The just-released theme song for the new James Bond movie is leaving many fans more perplexed than thrilled.
“Writing’s on the Wall,” performed by the openly gay British singer Sam Smith, swaps Bond’s legendary virility for vulnerability, causing some to wonder if it heralds a new politically correct hero reflecting our cultural unease with traditional masculinity.
[lz_spotify playlist=5dh3WE3VEKi1Mf9gfdNtzd side=left vertical=popzette]
Smith chose to depart radically from the bold, brassy Bond themes sung by bold, brassy vocalists such as Tom Jones (“Thunderball”), Tina Turner (“Goldeneye”), Shirley Manson of Garbage (“The World is Not Enough”), and of course, Shirley Bassey, the queen of Bond songs (“Goldfinger,” “Moonraker” and “Diamonds Are Forever”).
Smith falsettos his way through a yearning piano piece accompanied by swelling strings but almost devoid of the exciting horns, percussion, and Bond’s signature surf guitar riff.
Smith’s vocals are “self-consciously pathetic and pining” at a “cartoonishly high register,” the Atlantic’s Spencer Kornhaber wrote. The song is so “radically wimpy” it constitutes a heretical subversion of Bond’s masculinity.
[lz_ndn video= 29770908]
More disconcerting, the song lacks the propulsive currents of sex and danger that animate most Bond themes. Instead, it wallows in emotional desperation, which is how Smith wanted it. “I wanted a touch of vulnerability from Bond,” Smith told NPR, “where you see into his heart a little bit.”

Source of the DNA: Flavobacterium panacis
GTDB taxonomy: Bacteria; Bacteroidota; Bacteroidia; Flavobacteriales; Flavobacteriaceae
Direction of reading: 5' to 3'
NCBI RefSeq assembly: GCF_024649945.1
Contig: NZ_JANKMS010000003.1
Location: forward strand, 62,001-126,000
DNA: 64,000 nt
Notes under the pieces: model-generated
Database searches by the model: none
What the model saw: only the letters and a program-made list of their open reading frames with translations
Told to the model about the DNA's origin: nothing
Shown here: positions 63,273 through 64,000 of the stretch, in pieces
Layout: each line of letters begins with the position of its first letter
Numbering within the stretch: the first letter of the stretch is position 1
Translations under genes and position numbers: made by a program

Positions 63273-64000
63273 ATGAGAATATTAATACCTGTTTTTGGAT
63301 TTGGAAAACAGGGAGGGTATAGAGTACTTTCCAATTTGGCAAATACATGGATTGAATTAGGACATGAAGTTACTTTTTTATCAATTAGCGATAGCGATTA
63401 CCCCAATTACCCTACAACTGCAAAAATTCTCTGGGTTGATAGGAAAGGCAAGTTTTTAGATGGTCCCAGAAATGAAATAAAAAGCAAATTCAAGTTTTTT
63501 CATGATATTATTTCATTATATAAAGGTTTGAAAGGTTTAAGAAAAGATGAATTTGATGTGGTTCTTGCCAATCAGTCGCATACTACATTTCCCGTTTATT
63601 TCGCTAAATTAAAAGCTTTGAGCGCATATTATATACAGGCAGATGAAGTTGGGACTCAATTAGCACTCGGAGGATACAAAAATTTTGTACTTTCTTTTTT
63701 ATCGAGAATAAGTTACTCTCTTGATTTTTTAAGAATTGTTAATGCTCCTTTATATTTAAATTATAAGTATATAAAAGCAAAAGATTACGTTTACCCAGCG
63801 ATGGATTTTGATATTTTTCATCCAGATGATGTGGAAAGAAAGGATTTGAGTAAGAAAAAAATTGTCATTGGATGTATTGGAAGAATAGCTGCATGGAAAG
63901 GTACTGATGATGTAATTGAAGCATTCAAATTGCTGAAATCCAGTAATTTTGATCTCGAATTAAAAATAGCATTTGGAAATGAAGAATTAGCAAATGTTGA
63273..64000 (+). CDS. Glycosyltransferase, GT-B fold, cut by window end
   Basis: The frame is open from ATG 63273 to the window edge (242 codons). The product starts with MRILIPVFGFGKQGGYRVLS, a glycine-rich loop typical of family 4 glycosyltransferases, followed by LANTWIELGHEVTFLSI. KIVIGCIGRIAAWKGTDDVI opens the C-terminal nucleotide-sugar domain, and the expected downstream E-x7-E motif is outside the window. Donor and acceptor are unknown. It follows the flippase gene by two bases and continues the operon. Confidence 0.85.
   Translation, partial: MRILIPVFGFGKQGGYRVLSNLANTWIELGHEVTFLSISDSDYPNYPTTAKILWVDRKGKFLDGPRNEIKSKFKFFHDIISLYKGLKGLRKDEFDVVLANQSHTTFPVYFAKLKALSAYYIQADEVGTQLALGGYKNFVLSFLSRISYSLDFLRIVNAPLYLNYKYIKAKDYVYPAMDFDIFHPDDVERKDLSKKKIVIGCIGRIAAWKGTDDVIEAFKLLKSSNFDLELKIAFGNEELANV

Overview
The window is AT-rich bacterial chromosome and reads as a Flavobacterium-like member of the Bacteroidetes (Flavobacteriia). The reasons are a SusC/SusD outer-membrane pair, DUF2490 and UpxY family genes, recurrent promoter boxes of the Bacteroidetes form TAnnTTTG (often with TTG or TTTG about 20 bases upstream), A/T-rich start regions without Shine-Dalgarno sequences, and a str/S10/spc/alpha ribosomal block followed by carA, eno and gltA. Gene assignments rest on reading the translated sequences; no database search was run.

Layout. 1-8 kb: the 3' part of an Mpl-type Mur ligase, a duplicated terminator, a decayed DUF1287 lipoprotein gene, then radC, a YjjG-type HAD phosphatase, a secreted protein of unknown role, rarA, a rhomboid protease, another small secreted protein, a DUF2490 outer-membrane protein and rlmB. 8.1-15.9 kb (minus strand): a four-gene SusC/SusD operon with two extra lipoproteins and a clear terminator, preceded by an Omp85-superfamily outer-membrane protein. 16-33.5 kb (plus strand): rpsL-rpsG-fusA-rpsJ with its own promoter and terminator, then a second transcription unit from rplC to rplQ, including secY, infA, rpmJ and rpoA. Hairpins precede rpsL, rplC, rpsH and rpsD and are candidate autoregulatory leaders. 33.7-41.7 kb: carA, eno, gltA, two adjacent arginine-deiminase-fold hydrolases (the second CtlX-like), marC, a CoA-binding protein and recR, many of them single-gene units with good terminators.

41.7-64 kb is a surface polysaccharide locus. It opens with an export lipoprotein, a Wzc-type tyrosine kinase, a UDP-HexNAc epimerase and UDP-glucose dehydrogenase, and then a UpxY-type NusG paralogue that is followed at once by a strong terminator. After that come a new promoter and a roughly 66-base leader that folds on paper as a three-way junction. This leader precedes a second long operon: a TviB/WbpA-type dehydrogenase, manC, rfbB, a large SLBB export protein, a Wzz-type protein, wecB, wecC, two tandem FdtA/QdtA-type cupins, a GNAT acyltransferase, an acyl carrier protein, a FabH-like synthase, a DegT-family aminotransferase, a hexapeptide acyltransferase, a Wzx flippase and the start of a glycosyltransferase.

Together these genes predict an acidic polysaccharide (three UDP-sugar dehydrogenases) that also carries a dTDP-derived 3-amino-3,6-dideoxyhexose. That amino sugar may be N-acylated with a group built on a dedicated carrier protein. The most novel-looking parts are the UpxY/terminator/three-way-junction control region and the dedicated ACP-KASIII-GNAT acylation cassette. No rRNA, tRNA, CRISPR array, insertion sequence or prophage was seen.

The song lacks the propulsive currents of sex and danger that animate most Bond themes.
MORE NEWS: Chuck Holton in West Virgina
That touch may have been too heavy-handed. When the lyric begs, “I want to feel love run through my blood,” it feels off-putting and needy from the agent who famously carries a license to shoot to kill at will.
Presumably the Broccoli family, who owns the franchise, approved Smith’s more romantic take on Bond. If so, is the song indicative of the man we will see in the newest film? Is the fictional icon that Kornhaber calls “arguably the most aggressively heterosexual hero that Western society has” going soft on us?
If so, perhaps it is because we have gone soft. We live in a time of cultural confusion over masculinity and gender roles. Last week, for example, the National Review decried the unmanliness of our “victim culture” in which people are encouraged to cultivate a sense of weakness and fragility.
Also last week, the New York Times posted “27 Ways to Be a Modern Man,” a list that included such traditionally unmanly virtues as this: “The modern man cries. He cries often.” And this: “The modern man has no use for a gun. He doesn’t own one, and he never will.”
[lz_ndn video= 29775701]
Where does that leave Bond? Is he becoming anachronistic as an icon of masculinity — a sexist dinosaur, as Judi Dench’s “M” once told him? Has the Bond we could always count on to risk it all for queen and country devolved into a man who, as Smith sings, asks instead if he should risk it all for love?
If so, then “Spectre” will suffer for it. Audiences have always responded to Bond’s unapologetic manliness, all the more so as traditional masculinity becomes an endangered species. Lose that, and the Bond films will be just another big-budget action franchise without its cultural power. If Smith’s song portends a Bond more vulnerable than virile, then for the franchise as a whole, the writing is indeed on the wall.
The latest Bond movie, Spectre, opens Nov. 6. The theme song just made history by becoming the first Bond theme ever to hit No. 1 on the charts.